chapter 7 chapter 13 bankruptcy

Reasons to File for Chapter 7 Bankruptcy Instead of Chapter 13

The differences between Chapter 7 bankruptcy and Chapter 13 may not be all that apparent to those who don’t have a firm understanding of what bankruptcy is, but they are significant. Knowing the distinctions between the two can mean the difference between your fresh start and a truly complicated mess.

Chapter 7 Bankruptcy

If you’ve always believed there was only one type of bankruptcy, and it offered a totally clean slate, you we’re likely thinking of Chapter 7 bankruptcy. To file for Chapter 7 bankruptcy , a judge has to swoop in and determine if your income is not suitable enough to support a repayment plan. Your assets, including your home and vehicles, are surrendered and sold to help pay off your unsecured debts, and any amount leftover is then wiped away with the exception of student loans, child support, and other government debts. In order to qualify for Chapter 7 bankruptcy, a filer must earn less in income than the median income of their state. However, the entire process can typically be completed in only a few months. Though a Chapter 7 bankruptcy will persist as a blemish on your credit report for up to 10 years, it is the best way to wipe your hands clean of almost all financial obligations with minimal inconvenience.

Chapter 13 Bankruptcy

Depending on your income, this may be the only type of bankruptcy you’re able to file, but the good new is Chapter 13 is almost everyone’s preferred type of bankruptcy. It allows debtors to maintain possession of their assets by agreeing to a reasonable 3 to 5 year repayment plan based on their current income and quantity of debt, and will even forgive your remaining debt once the agreed upon time frame is met. In addition to avoiding the liquidation of all your assets, Chapter 13 bankruptcy will only stay on your credit report for up to seven years! Sure you’re agreeing to keep paying off your debts versus just tossing them aside like you would with a Chapter 7, but the long-term rewards are much greater.

Which Should You File?

There are benefits and consequences on both sides, and you may not have as much of a choice as you think when it comes to choosing which way you’d like to file. The only way to know for sure you’re making the right decision for your family is to put your trust in knowledgeable, caring bankruptcy attorneys who want to help you succeed, like ours at Church and Korhonen, PC. Reach out to one of our exceptional bankruptcy lawyers, today, to learn more. Call Church and Korhonen, PC, toll-free at 1.800.758.5611 or simply fill out the form in the sidebar to begin taking steps to a more sound financial future, greater peace of mind and a fresh start.

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Is Chapter 7 Bankruptcy the Right Choice for You?

Before you can determine if Chapter 7 Bankruptcy is the right choice for you, you first should take some time, think about your situation, and ask yourself the following three questions.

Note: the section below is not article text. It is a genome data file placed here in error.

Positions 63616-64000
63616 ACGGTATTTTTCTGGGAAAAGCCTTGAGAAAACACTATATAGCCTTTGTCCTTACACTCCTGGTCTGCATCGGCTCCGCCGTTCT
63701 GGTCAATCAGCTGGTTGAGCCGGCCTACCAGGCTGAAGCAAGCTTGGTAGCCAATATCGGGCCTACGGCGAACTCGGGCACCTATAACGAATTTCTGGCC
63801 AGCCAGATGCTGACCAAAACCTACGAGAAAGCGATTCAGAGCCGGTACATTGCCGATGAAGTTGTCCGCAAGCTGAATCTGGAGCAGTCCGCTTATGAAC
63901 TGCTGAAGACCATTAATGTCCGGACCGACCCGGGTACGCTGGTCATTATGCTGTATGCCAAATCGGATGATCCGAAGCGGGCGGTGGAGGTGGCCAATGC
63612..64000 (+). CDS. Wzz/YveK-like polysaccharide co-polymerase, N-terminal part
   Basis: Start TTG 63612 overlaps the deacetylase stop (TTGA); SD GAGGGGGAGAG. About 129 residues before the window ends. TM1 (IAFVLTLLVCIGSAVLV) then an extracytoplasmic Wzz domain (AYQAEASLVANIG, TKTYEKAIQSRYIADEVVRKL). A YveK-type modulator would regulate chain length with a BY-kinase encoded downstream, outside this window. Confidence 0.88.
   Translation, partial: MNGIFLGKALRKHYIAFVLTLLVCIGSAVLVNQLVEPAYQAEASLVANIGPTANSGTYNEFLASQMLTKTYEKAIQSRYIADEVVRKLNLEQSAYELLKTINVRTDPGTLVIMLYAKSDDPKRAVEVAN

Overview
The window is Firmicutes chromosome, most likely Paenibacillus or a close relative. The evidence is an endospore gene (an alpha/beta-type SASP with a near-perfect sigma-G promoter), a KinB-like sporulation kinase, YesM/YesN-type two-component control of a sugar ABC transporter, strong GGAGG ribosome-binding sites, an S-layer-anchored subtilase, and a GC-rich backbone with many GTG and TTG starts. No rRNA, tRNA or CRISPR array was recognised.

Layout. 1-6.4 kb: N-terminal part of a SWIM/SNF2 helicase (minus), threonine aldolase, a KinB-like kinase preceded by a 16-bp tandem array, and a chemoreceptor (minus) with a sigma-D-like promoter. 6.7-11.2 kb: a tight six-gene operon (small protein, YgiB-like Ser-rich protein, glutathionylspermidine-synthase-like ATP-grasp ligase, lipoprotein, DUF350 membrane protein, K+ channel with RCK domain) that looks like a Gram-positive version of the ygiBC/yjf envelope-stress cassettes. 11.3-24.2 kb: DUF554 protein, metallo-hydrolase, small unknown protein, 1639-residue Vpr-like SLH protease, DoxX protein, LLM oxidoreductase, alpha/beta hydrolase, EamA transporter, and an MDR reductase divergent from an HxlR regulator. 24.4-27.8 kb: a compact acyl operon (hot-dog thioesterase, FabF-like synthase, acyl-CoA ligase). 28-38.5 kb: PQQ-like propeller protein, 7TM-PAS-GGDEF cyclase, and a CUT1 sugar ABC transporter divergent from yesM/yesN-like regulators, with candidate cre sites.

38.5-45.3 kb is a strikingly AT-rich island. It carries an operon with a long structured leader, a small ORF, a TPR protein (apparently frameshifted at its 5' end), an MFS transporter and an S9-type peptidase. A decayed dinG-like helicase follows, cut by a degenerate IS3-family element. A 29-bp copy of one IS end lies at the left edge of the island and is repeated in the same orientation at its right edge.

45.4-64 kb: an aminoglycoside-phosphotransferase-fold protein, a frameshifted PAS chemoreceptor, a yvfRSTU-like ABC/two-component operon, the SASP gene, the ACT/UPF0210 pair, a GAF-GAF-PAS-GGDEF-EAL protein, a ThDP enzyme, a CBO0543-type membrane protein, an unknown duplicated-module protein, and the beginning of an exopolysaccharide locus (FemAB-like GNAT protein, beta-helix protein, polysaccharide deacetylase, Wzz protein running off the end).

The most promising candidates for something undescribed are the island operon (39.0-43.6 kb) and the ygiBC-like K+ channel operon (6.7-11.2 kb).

Are You Judgment Proof?

If you really don’t have much income, own any outrageously expensive items, have multiple vehicles, or any other valuable property, you likely won’t need to file for any type of bankruptcy because you’re “judgment proof.” Being judgment proof basically means that you don’t have anything valuable enough for a creditor to take and use toward your debts, therefore you’re somewhat protected.

On the other hand, if you do have a surplus of assets considered valuable enough to pay down your debts, Chapter 7 bankruptcy may be able to help provide relief from anxious creditors and collections procedures. Just remember, if you have a significantly higher income than most, you may not qualify for Chapter 7 bankruptcy.

Will It Really Be Worth It?

What type and how much debt you actually have makes a big difference in terms of whether or not you should begin the process of filing for Chapter 7 bankruptcy. For instance, there are quite a few types of debt that actually cannot be discharged during bankruptcy, including government debts, student loans, child support, alimony, and more. Also, if your debt is not completely overwhelming and there is still a chance you could successfully pay it all off over the next few years all by yourself, bankruptcy should definitely not be your go-to financial solution.

However, if you and your family are being buried beneath mountains of credit card debt, medical bills, and other expensive balances with no hope in sight, Chapter 7 bankruptcy may be worth it for you.

Are You Really Ready To Surrender Your Assets?

When you file for Chapter 7 bankruptcy, the sacrifice you make to have all your debts wiped away is that you have to give up a lot (all “nonexempt” property). You will only get to keep what is deemed necessary (“exempt” property), which means you will have to start over with the bare essentials. Some examples of non-exempt property you may have to say goodbye to during bankruptcy include:

  • Valuable Musical Instruments (unless you earn an income as a professional musician);
  • Personal Collections (coins, stamps, baseball cards, etc.);
  • Family Heirlooms;
  • Additional Vehicles (including recreational vehicles);
  • Additional Properties (vacation homes or other real estate);
  • Financial Investments (cash, bank accounts, bonds, stocks, etc.).

Whether after considering your answers to these questions you feel like Chapter 7 bankruptcy may not be right for you, or you’ve decided that Chapter 7 bankruptcy is the best option for you to regain control of your life, we urge you to let our season bankruptcy attorneys at Church and Korhonen, PC help you make sure you’re making the right decision. Call Church and Korhonen, PC, toll-free at 1.800.758.5611 or simply fill out the form in the sidebar to begin taking steps to a more sound financial future, greater peace of mind and a fresh start.